General Anthropology Division
Oral Presentation Session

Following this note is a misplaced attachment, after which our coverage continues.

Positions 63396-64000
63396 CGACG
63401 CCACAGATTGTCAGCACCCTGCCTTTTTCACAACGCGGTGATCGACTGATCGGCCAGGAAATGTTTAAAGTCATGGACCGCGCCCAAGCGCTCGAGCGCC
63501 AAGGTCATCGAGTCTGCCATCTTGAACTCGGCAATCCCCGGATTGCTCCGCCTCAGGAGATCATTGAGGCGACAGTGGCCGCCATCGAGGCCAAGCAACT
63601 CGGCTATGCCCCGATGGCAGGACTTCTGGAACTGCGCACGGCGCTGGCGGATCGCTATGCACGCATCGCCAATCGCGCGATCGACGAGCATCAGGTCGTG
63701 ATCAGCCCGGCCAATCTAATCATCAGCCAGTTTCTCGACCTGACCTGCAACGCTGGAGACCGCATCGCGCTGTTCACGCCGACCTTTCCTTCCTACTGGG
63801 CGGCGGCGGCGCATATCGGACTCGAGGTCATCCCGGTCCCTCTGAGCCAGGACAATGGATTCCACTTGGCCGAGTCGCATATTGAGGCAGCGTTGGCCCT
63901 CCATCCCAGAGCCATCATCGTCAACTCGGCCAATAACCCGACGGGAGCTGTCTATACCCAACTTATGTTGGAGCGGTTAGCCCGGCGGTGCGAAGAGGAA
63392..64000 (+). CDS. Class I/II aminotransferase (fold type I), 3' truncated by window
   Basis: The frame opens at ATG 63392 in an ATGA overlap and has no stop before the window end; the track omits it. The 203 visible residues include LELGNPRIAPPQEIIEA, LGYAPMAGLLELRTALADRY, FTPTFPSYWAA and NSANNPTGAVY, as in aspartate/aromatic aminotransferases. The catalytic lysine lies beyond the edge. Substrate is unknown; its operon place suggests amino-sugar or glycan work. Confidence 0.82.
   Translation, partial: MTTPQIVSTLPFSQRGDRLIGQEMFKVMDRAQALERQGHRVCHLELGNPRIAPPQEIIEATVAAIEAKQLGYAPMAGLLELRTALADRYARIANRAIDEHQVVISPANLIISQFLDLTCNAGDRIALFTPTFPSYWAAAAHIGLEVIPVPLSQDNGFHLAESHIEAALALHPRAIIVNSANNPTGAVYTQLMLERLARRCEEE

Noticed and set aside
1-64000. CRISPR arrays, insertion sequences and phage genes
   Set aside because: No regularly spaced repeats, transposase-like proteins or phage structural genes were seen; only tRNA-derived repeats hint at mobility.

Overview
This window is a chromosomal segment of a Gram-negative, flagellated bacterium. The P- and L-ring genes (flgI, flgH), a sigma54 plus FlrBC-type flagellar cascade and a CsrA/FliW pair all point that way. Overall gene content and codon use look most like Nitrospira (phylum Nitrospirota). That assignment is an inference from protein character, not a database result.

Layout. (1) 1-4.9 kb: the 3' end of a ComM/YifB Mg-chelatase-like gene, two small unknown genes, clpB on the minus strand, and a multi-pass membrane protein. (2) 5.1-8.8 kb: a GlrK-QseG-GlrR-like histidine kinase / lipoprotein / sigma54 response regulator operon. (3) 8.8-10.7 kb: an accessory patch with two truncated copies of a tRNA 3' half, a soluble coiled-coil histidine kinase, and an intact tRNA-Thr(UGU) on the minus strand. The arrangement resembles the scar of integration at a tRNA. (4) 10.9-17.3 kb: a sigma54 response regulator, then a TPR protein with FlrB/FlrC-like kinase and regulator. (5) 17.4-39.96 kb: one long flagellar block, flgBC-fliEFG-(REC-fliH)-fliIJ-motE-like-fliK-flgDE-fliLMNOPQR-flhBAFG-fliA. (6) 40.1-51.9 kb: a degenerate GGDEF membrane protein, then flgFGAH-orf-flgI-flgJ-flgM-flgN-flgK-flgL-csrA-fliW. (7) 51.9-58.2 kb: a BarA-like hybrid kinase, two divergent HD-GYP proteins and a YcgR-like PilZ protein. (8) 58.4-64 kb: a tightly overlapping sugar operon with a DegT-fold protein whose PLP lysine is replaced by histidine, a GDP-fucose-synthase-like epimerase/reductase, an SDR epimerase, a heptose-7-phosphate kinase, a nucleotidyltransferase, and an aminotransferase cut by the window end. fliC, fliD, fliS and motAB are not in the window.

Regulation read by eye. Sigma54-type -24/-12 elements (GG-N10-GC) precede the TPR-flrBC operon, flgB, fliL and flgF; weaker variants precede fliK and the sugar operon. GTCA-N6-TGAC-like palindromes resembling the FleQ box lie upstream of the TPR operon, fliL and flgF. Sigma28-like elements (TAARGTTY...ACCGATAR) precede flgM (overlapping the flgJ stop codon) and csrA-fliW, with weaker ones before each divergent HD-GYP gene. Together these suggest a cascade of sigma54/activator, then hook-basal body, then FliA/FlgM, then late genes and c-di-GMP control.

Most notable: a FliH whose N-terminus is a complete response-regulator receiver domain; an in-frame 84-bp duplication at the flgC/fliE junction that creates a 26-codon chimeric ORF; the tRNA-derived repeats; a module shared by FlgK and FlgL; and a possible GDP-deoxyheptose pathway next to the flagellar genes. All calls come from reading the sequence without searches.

This paper takes some of the ideas in my recently published book on movement and running, On Running and Becoming Human, and further explores the ways in which movement is enskilled. For human beings, movement is not inherent to our being. We are not biologically hardwired to move in specific ways; these are physical skills we learn throughout our lives. In short, movement is learned. Moving one’s body is not inherently biological nor is it wholly biological. How one can move, should move, and does move are learned physical acts. That enskilled learning shapes the ways in which we sense our surroundings and from learning to sense in particular ways, move in culturally specific ways. In particular, I consider how we (re-)learn to move and how basic embodied knowledge of movement is specific to activity, environment, and cultural context. Drawing on fieldwork in three different locations around the world, three enskilled movements, running, skiing, and surfing, are all compared and constrasted here in the explorations of how one’s environs inflect how enskilled movement is enacted. Concomintantly, running, skiing, and surfing as forms of enskilled bodily movement enact the environs of our beings through our sensory engagement with the environments in which we become.